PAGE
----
Just a week ago, Republicans were hanging on the ropes over Kevin McCarthy. But now it is suddenly US President Joe Biden who has to take a beating Something has changed in the Washington Capitol. You can already feel it when you work your way through the labyrinth of underground passages to the plenary hall.
“Yes! We’re open” are now proclaiming red signs – a reference to the alleged new transparency and the abolition of all Corona rules by the new Republican parliamentary majority. An unusual smell of cigars wafts from some of the rooms. The biggest buzz is outside of room 1117, where reporters wait for the most prominent Republican newcomer: George Santos, a fabricator of his origins, his religion, and his entire career. The metal detectors at the entrance to the main chamber of the House of Representatives have been removed. You could now march into the hall with a gun unnoticed. Inside, most of the benches are now empty after the chaotic election marathon a week ago. Undeterred by this, the new speaker of the House of Representatives, Kevin McCarthy, is rushing through rules of procedure, legislative initiatives and committees at a dizzying pace.
criticism of the opposition
“On Monday, Republicans introduced legislation designed to help the wealthy cheat on their taxes, supporting the lifestyle of the rich and shameless. A committee was installed on Tuesday to obstruct justice and protect rioters. Am On Wednesday they made it clear that they would do everything they could to enforce a nationwide ban on abortion,” says Hakeem Jeffries, leader of the Democratic faction, looking back on the first half of the week.
Proving the ability to act and serving the right-wing mobilization issues: These are the maxims of the new, but narrow, right-wing majority. Of course, most of the activities will remain symbolic because the Democratic-dominated Senate and the White House are opposed to each other. There, both a tightening of the abortion law and the drastic budget cuts of the already notoriously underfinanced IRS tax authority should be stopped. The fewer the Republicans manage to implement concrete reforms, the more they rely on their Kulturkampf, which helps to cover up the faction’s substantive differences. The fight against the “Washington swamp”, the destruction of the “left-wing dictatorship of opinion” and the discrediting and impeachment of Joe Biden are high on the right-wing agenda.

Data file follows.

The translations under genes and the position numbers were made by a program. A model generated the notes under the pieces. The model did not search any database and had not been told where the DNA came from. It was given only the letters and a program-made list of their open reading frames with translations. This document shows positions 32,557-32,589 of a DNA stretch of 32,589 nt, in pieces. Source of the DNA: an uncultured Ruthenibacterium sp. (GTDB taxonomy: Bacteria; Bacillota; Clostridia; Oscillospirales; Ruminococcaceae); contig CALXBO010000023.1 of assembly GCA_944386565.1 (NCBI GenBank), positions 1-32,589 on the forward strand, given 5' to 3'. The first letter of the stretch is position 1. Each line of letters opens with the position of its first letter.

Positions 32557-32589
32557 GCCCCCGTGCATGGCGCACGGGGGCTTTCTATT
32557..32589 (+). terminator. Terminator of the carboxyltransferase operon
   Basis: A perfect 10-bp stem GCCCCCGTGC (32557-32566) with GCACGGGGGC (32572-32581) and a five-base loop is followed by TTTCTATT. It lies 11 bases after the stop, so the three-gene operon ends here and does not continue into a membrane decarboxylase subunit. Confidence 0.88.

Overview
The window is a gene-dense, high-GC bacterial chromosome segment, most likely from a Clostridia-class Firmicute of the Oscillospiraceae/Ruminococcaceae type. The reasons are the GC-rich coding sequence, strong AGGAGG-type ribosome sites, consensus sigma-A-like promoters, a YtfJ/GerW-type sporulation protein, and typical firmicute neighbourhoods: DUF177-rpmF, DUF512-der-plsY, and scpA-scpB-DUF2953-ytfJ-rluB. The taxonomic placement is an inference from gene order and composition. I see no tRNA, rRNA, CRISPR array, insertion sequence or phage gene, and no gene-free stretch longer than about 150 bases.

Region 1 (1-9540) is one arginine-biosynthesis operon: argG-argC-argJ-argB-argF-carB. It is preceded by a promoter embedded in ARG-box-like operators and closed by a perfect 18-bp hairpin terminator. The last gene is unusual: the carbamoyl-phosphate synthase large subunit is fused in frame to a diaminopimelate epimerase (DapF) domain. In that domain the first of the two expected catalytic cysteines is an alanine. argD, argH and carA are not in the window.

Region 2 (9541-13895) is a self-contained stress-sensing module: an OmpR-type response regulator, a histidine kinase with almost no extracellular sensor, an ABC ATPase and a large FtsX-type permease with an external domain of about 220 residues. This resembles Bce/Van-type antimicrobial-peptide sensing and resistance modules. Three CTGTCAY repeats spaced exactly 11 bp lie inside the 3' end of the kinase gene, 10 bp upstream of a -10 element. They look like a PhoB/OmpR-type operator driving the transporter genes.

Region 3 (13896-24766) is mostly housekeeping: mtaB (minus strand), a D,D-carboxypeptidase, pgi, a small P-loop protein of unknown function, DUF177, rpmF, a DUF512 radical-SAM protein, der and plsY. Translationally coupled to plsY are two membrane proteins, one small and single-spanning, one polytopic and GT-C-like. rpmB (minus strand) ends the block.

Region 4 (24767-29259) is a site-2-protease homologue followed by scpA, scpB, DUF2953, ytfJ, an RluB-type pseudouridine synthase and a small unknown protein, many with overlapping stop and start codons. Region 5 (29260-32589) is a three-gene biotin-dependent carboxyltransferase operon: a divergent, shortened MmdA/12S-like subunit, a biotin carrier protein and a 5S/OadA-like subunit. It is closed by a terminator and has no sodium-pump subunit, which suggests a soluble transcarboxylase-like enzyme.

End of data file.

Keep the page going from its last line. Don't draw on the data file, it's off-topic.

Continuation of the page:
With full force
The Republicans are also tough on themselves when it comes to setting up committees of inquiry. Their tasks are clear even before the actual work begins: they are not only supposed to expose the abuses on the border with Mexico and the failure of the Biden government to withdraw from Afghanistan. One committee wants to hold the renowned immunologist Anthony Fauci responsible for the alleged release of the corona virus in a laboratory, while another wants to prove the involvement of Joe Biden in the actually not unproblematic business activities of his son Hunter, who was addicted to drugs at times.
The most dramatic effect, however, is likely to be the committee investigating the alleged political instrumentalization of the judiciary, which is headed by the ardent Trump fan Jim Jordan and has practically unlimited powers. Critics fear a witch hunt like that of the Communist hunter Joe McCarthy during the Cold War. The president himself, of all people, has given his opponents the best ammunition with the “garage affair” about improperly stored classified information. Actually, Biden had a clever plan how he wanted to counter the parliamentary barrage of the right: On the one hand, he strengthened the legal team in the White House and is increasingly going on the offensive with criticism of Trumpists. At the same time he travels through the country and markets the political successes of his investment packages worth billions.